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ROME – Borys, 14, wore a Ukrainian flag like a cape. He had tears pooling in his eyes: “He said it. He said Russia.”
He was in St. Peter’s Square on Sunday, joining Pope Francis and 30,000 people during the Angelus prayer.
Borys has been to every Angelus since mid-January, when the pope first called for peace in Ukraine after Russian President Vladimir Putin mobilized his troops on the Ukrainian border.
Francis’s words were much stronger on March 20. He spoke of a “violent aggression,” a “senseless massacre,” and an “abhorrent war.” He called the conflict “repugnant,” and the lack of value for human life “sacrilegious.”
“Unfortunately, the violent aggression against Ukraine does not stop; a senseless massacre where every day there is a repetition of slaughter and atrocities.” Francis said. “There is no justification for this! I plead with all those involved in the international community to truly commit to ending this abhorrent war.”
But in the eyes of Borys, only one thing mattered: During his remarks, Francis invited “every community and all the faithful to unite with me on Friday 25 March, the Solemnity of the Annunciation, for the Solemn Act of Consecration of humanity, especially Russia and Ukraine, to the Immaculate Heart of Mary, so that she, the Queen of Peace, may help us obtain peace.”
The Vatican announced Pope Francis’s decision to consecrate both countries last week. He has subsequently written to bishops from all over the world to join him, and several conferences have already announced their decision to do so, including those of the United States, Argentina and India.
The consecration itself is important. Yet for this young man who had to grow up too fast after both his father and older brother left the relative comfort they have enjoyed in Rome for the past decade to join the Ukrainian forces in defending their country, what truly mattered was that the pope said “Russia.”
It has long been pointed out that, since this crisis escalated, Francis spoke weekly of the need for peace in Ukraine, denouncing the conflict as senseless, defining the largest country in Europe as a martyr, and urging the international community to act.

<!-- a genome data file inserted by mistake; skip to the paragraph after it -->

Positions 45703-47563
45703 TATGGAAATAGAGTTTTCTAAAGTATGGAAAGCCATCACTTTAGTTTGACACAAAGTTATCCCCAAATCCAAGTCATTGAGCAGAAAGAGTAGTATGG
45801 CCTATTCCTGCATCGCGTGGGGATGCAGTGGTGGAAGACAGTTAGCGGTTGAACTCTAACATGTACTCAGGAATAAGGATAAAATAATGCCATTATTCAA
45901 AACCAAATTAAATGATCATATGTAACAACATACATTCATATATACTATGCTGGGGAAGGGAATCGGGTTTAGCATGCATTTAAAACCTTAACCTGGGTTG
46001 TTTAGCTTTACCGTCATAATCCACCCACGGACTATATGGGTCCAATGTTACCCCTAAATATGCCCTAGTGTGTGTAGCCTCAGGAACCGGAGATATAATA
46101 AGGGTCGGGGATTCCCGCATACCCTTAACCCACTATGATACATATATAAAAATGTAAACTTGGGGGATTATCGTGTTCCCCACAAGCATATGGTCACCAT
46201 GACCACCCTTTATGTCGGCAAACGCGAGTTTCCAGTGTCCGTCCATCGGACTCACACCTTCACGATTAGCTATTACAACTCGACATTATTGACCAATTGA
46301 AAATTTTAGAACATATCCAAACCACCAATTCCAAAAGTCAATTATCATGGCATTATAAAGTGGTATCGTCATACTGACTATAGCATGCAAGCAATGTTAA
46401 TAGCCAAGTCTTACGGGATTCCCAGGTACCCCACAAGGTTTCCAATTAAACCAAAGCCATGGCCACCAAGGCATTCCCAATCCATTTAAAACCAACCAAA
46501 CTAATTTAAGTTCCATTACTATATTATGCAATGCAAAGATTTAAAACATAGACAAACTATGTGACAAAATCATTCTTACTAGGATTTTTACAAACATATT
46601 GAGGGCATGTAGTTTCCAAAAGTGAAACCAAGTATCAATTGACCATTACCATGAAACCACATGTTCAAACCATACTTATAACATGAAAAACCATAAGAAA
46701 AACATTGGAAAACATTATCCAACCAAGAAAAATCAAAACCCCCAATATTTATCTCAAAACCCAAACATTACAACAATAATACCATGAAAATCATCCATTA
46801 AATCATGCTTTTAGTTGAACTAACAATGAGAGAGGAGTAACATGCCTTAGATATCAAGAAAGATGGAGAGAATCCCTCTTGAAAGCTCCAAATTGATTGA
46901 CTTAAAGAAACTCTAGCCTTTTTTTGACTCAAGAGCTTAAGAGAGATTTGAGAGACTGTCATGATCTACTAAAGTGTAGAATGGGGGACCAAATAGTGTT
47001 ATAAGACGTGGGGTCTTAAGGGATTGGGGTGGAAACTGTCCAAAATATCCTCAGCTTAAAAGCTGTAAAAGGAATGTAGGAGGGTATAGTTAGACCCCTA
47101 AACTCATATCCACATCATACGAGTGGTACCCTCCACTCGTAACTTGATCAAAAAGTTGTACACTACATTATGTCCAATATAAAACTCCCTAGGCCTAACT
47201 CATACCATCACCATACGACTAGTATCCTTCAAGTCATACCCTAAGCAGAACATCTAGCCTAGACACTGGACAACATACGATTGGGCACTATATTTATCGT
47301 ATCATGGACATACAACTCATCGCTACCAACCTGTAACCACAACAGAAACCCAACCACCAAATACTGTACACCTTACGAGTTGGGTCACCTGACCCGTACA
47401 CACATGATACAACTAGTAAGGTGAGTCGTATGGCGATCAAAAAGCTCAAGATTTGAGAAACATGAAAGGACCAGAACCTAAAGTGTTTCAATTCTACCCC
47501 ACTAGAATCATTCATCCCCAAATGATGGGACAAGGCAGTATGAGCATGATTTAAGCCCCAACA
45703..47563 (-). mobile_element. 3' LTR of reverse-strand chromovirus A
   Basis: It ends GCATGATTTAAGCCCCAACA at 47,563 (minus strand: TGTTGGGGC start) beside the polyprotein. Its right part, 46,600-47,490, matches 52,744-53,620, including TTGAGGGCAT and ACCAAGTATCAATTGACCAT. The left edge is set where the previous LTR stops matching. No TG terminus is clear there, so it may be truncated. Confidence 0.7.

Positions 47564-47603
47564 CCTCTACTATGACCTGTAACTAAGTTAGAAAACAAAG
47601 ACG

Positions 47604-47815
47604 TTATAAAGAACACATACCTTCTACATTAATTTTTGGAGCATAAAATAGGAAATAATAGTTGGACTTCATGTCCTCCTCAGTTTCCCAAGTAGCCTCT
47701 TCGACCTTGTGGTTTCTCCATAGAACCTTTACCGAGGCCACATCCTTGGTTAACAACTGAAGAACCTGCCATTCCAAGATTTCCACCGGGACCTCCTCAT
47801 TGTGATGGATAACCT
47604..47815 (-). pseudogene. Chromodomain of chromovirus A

“It is a symbol at best, but it means that, when I go to school tomorrow, and we talk about the war, and I mention the heroism of my dad and brother, I won’t have to fend off a mate who says that if Francis truly cared, he’d name the aggressor,” Borys told Crux on Sunday, as he was leaving the square, in the company of his sisters and mother.
Asked for his last name, he said it “didn’t matter,” because he’s far from being the only one in the Ukrainian community living in Italy who had to answer that question – with many of them actually asking it themselves.
“Don’t get me wrong, I understand the need for diplomacy, and I’m a practicing Catholic who’s been coming to the Angelus for quite some time now,” he said. “I know what he has said, and I know that previous popes have been wary when it comes to naming the aggressor.”
“I just couldn’t deal with stupidity from my friends on top of everything else,” he said.
Francis’s mention of Russia followed his denunciation of missiles and bombs falling on civilians, the elderly, children, and pregnant mothers.
“I went to see the wounded children who are here in Rome,” he said, referring to a visit he paid on Saturday to Bambino Gesu hospital, a pediatric institution run by the Vatican in downtown Rome. “One was missing an arm; one had a head injury…innocent children.”
“I think of the millions of Ukrainian refugees who must flee, leaving everything behind, and I feel a great pain for those who do not even have the possibility to escape,” the pope said. “So many grandparents, sick and poor people separated from their own families, so many children and vulnerable people are left to die under the bombs without being able to receive help and find safety even in the air raid shelters.”
All this is inhuman, the pontiff said.
“Indeed, it is also sacrilegious because it goes against the sacredness of human life, especially against defenseless human life, which must be respected and protected, not eliminated, and this comes before any strategy,” he added. “Let us not forget it is inhuman and sacrilegious cruelty! Let us pray in silence for those who are suffering.”
Francis also praised the local Catholic hierarchy, saying that the people “left under the bombs” don’t lack the closeness of their pastors, who in these tragic days are “living the Gospel of charity and fraternity.” He thanked them for their concrete support and witness, offering courageous help to “desperate people.”
“Let us be close to this people; let us embrace them with affection, with concrete commitment and prayer,” he said. “And please, let us not get used to war and violence. Let us not tire of welcoming them with generosity as we are doing now, not only during the emergency, but also in the weeks and months to come.”
The pope’s remarks came as Patriarch Kirill, head of the Russian Orthodox Church, doubled down on his efforts to defend a supernatural reasoning behind the war. After the invasion began, the patriarch lauded military service as “an active manifestation of evangelical love for neighbors.”